Volume 21, Issue 1, March 2006, pp.250 256.
[4] Cheng K.W.E., Classical Switched-mode and resonant power converters, The Hong Kong Polytechnic University, Chapter 3,
ISBN: 962-367-364-7, Sep 2002, pp. 78-80.
[5] Rodriguez C. ; Amaratunga G. A.J., Analytic Solution to the Photovoltaic Maximum Power Point Problem, IEEE Transactions
on Circuits and Systems--I: Fundamental Theory and Applications, Vol. 54, 2007, (To published).
[6] K.K.Tse, M.T.Ho, H.S.H. Chung, S.Y. Hui, A novel maximum power point tracker for PV panels using switching frequency
modulation, IEEE Trans on Power electronics, Vol. 17, No. 6, Nov 2002, pp. 980-989.
[7] K. Kobayashi, H. Matsuo, and Y. Sekine, Novel solar-cell power supply system using a multiple-input Dc-Dc converter, IEEE
Trans. Industrial Electronics, Vol. 53, No. 1, Feb 2006, pp. 281-286.
[8] K. Kobayashi, H. Matsuo, and Y. Sekine, An excellent operating point tracker of the solar-cell power supply system, IEEE Trans.
Power Electronics, Vol. 53, No. 2, Apr 2006, pp. 495499..
[9] J.A.M.Bleijs and J.A.Gow, Fast maximum power point control of current-fed DC-DC converter for photovoltaic arrays, IEE
Electronics Letters, Jan 2001, Vol. 37, No.1, pp. 5-6.
[10] Masoum, M.A.S.; Badejani, S.M.M.; Fuchs, E.F.;, Microprocessor-controlled new class of optimal battery chargers for
photovoltaic applications, IEEE Transactions on Energy Conversion, Vol. 19, Issue 3, Sept. 2004, pp. 99 606
[11] Agbossou, K.; Kolhe, M.; Hamelin, J.; Bose, T.K., Performance of a stand-alone renewable energy system based on energy
storage as hydrogen, IEEE Transactions on Energy Conversion, , Vol. 19, Issue 3, Sept. 2004, pp.633 640.
[12] Al-Quoc Pham, High efficiency Steam electrolyzer, 2000 DOE Hydrogen Program Review, NRELC/CP-570-28890,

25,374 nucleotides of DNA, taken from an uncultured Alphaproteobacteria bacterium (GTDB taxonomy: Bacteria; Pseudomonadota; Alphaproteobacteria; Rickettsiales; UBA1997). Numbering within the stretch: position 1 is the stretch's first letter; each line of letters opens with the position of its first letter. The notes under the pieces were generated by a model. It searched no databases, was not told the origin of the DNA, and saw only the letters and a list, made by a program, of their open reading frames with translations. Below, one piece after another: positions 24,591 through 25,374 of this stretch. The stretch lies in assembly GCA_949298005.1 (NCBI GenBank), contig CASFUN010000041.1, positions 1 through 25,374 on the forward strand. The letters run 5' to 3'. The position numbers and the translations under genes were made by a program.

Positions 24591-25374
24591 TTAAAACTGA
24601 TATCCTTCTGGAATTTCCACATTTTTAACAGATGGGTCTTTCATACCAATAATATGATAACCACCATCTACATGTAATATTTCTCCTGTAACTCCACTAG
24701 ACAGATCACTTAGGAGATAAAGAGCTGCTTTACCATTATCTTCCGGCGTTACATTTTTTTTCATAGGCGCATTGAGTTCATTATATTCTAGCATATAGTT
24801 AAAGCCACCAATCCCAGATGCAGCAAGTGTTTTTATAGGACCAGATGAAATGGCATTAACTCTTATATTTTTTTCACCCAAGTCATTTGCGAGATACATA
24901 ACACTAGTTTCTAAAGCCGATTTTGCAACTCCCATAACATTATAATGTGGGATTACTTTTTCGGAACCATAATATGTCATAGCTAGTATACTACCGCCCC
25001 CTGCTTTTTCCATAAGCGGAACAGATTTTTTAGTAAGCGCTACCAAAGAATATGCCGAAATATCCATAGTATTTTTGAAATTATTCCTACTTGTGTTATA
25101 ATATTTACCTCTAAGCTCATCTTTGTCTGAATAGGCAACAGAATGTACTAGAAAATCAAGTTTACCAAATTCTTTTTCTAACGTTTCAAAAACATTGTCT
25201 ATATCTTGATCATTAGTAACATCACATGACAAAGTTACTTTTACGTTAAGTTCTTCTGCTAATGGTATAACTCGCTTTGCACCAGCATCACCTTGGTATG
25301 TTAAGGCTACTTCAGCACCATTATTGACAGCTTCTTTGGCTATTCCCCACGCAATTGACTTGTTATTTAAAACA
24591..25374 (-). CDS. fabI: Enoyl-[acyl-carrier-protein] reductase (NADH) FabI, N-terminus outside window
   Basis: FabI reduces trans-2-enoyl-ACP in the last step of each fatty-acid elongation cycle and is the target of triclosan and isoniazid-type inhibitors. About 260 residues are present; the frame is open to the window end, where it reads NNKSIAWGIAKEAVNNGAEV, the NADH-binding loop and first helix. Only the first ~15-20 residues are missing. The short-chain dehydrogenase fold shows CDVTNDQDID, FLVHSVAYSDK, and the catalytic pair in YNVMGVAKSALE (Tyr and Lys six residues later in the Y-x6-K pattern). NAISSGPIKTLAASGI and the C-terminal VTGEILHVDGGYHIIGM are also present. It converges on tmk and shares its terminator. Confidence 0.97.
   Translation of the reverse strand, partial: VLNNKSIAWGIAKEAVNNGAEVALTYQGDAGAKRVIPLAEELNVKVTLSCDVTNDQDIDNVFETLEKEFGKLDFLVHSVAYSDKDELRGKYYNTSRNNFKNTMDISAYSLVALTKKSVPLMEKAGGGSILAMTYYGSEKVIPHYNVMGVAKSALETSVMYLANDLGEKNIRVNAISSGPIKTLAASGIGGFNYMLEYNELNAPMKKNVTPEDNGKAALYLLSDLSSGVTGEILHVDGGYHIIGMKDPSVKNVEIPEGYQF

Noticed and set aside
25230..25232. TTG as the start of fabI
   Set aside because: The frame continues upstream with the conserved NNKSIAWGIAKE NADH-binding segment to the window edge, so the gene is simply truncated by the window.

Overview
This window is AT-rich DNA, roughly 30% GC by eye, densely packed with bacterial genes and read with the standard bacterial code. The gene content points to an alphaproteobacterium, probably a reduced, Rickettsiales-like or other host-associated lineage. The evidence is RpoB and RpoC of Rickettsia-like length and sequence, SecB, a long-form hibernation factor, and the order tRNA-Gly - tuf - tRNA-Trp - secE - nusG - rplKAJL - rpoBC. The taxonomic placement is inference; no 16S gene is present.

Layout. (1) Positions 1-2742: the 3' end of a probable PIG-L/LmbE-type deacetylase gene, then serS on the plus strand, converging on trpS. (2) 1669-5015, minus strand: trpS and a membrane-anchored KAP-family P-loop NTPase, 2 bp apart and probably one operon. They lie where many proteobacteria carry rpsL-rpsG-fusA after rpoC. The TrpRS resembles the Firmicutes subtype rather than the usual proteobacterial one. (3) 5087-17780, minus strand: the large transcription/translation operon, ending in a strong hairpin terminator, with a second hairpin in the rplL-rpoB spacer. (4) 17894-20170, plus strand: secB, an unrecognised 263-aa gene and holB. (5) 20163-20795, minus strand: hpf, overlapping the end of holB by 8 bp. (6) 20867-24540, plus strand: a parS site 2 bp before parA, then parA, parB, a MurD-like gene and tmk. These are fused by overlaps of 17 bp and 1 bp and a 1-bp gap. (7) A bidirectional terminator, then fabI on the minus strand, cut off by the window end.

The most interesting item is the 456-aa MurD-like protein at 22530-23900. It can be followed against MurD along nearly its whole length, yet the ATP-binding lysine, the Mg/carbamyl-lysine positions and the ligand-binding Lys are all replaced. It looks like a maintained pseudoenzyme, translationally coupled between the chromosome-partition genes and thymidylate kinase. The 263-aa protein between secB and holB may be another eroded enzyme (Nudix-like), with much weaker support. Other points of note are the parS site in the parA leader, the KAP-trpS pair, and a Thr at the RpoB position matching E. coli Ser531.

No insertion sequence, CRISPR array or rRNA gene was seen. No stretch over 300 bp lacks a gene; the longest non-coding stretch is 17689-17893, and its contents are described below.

[13] Cheng K.W.E., Sutanto D., Ho Y.L., and Law K.K., Exploring the power conditioning system for fuel cell, IEEE PESC, June 2001,
Vancouver.
[14] PEM fuel cell, 2004 Smithsonian Institution http://americanhistory.si.edu/fuelcells/pem/pemmain.htm
[15] Rechargeable battery, Wikipedia Encyclopedia, Sep 2007.
http://en.wikipedia.org/wiki/Rechargeable_battery
[16] Millennium Cell, Eatontown, N.J., machinedesign.com/ContentItem/58345/ThechargeoftheBatteryBrigade.aspx
[17] Burke, A. F., Batteries and ultracapacitors for electric, hybrid, and fuel Cell Vehicles, Proceedings of the IEEE, Vol. 95, Issue 4,
April 2007 Page(s):806 - 820
[18] Pena, R.; Clare, J.C.; Asher, G.M.; Doubly fed induction generator using back-to-back PWM converters and its application to
variable-speed wind-energy generation, IEE Proceedings-EPA, Vol. 143(3), 1996, pp.231 241.
[19] Karrari, M.; Rosehart, W.; Malik, O.P.;
Comprehensive Control Strategy for a Variable Speed Cage Machine Wind Generation Unit, IEEE Trans. on Energy Conversion,
Vol. 20(2), June 2005, pp.415 423.
[20] Blaabjerg, F.; Zhe Chen; Kjaer, S.B.; Power electronics as efficient interface in dispersed power generation systems,
IEEE Transactions on Power Electronics, Vol. 19, Issue 5, Sept. 2004, pp.1184 1194.
[21] R.Crdenas, R.Pea, M.Prez, J.Clare, G.Asher and P.Wheeler, Control of a switched reluctance generator for variable-speed